I like to think I’m pretty good at problem solving. How much this is really the case is up for debate, but either way I’ve learned a lot of useful little lessons in the course of testing it.
A really important one is this:
The problem you are trying to solve is often harder than the problem that you need to solve.
Problems frequently come with a set of requirements. It has to play games, let me do my email and make coffee. Well… does it really? Actually it’s much simpler to solve if you make your own damn coffee.
This is a slightly spurious example because the making coffee requirement is so obviously tacked on. But the general idea is common: Of the requirements your problem comes with, one or more may actually be non-essential and dropping it can simplify your life substantially.
Let’s take two real examples:
The first is at work, on the SONAR system. The objective is to build profiles for peoples’ knowledge based on their authored content. So what do we do?
- For each document, assign it some tags that describe it
- For each user, look at the tags of documents they’ve authored and give them a score for that tag based on that
This is an interesting example of an implicit requirement. We’ve broken the problem up into two steps, and each of those steps has thus become a requirement for the overall problem.
One of the first things I realised when I started working on SONAR is that this implicit requirement was making our life a lot harder than it needed to be. Automatic document tagging with an unknown set of tags is hard. There are lots of papers telling you how to do it, and none of them actually do a very good job (the best of them all tag in relation to some background corpus, but that’s not so good when there are e.g. a lot of internal project names to the company which aren’t present in that corpus).
Given that the end result on users is what matters, this realisation frees us from having to achieve a high precision per document and allows us to focus on recall (Translation: we don’t need to make sure all the results we get are good, we just need to make sure that the good results are contained within them). One minor rewrite later, our theme quality had gone up and our implementation complexity down.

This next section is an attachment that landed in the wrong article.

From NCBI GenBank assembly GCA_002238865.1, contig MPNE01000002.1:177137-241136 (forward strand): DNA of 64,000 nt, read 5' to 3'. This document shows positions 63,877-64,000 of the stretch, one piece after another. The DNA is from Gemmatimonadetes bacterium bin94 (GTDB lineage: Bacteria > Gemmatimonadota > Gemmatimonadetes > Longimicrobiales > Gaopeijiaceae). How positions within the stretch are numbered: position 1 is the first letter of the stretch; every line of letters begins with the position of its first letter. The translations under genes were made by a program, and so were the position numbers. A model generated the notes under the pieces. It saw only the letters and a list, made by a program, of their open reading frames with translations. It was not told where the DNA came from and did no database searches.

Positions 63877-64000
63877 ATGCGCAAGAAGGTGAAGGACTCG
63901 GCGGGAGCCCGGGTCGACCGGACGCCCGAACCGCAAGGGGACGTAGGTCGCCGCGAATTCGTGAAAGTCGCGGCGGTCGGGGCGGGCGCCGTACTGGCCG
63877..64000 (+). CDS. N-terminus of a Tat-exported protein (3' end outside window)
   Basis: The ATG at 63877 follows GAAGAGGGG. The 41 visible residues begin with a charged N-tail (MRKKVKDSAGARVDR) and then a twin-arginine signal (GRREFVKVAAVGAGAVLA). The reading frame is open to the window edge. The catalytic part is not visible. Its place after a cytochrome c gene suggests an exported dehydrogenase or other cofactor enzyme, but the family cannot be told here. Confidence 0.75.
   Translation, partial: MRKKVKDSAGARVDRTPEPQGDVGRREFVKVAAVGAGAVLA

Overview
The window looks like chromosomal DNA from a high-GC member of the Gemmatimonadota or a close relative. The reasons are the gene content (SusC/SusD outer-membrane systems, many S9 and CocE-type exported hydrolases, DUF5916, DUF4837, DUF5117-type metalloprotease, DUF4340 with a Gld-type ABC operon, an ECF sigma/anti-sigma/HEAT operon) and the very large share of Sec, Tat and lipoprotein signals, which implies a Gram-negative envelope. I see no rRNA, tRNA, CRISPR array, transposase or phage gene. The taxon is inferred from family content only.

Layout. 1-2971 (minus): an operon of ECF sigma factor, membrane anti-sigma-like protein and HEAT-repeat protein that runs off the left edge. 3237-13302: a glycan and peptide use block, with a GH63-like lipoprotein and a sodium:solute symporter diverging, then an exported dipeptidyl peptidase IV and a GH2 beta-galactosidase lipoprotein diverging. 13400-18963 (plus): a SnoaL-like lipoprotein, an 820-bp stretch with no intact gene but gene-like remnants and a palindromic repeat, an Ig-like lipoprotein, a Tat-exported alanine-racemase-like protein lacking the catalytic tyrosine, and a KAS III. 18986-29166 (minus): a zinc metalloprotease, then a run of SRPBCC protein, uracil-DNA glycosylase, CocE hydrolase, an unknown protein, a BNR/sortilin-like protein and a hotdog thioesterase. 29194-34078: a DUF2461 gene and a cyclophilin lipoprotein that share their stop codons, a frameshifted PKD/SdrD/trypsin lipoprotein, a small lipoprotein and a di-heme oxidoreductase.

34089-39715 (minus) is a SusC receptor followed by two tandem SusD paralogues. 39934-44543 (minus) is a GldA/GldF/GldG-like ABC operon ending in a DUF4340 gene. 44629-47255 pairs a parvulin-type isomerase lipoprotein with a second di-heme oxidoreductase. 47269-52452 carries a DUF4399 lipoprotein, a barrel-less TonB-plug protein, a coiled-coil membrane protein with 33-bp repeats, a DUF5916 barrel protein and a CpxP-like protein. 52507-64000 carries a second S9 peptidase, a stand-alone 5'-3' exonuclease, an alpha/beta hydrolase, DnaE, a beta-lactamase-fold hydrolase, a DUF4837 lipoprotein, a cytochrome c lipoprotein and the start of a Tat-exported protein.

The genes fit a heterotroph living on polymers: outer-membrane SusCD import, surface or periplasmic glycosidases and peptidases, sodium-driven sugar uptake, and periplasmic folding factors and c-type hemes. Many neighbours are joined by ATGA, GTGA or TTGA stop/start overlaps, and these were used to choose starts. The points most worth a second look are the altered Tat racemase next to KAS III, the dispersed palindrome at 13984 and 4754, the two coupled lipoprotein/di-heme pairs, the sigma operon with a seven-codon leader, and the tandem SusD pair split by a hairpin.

My next example is much more controversial. Which is also a relevant point: Not everyone is going to agree on whether a given feature is essential. I still think I’m right on this one, but then I would. I’ve more or less resigned myself to the idea that the battle is lost here, so this is purely illustrative rather than an attempt to convince.
The example is the 2.8 Scala collections library. The signatures of map and flatMap are quite complicated:
def map[B, That](f: A => B)(implicit bf: BuilderFactory[B, That, Traversable[A]]): That def flatMap[B, That](f: A => Traversable[B])(implicit bf: BuilderFactory[B, That, Traversable[A]]): That
In comparison, an experimental collections API design I put together a while ago called alt.collections has substantially simpler signatures (equivalent to the old signatures in scala.collection really)
def map[S](f : T => S) : Traversable[S] def flatMap[S](f : T => Traversable[S]) : Traversable[S]
Why is my version so much simpler than Martin’s? Well, as much as I’d like to claim it’s because I’m an unparalleled genius of API design compared to Martin, that’s really not the case.
The reason for the comparative simplicity is that Martin’s version does something that mine does not.
The problem we’ve both set out to solve is that the return types of map and flatMap are very inconsistent in the current API: Sometimes they’re overridden to return the right type, sometimes they’re not (sometimes they can’t be). This upsets people. Essentially there is the following requirement that isn’t being met by the current collections API:
map and flatMap on a collection should return the same type of collection
Martin responds by meeting that requirement. I respond by taking it away. The design of alt.collections was centered around the idea that map and flatMap would not attempt to return the “right” type but would instead always return a Traversable. It then set about making it easy to get the right type out at the end.
More than one person has responded to this design with “I’m sorry, but that’s horrible” or similar, so clearly a lot of people think in this case the answer is “Yes, we are”. But I still find it a rather compelling example of how much simpler you can make the solution by first simplifying the problem.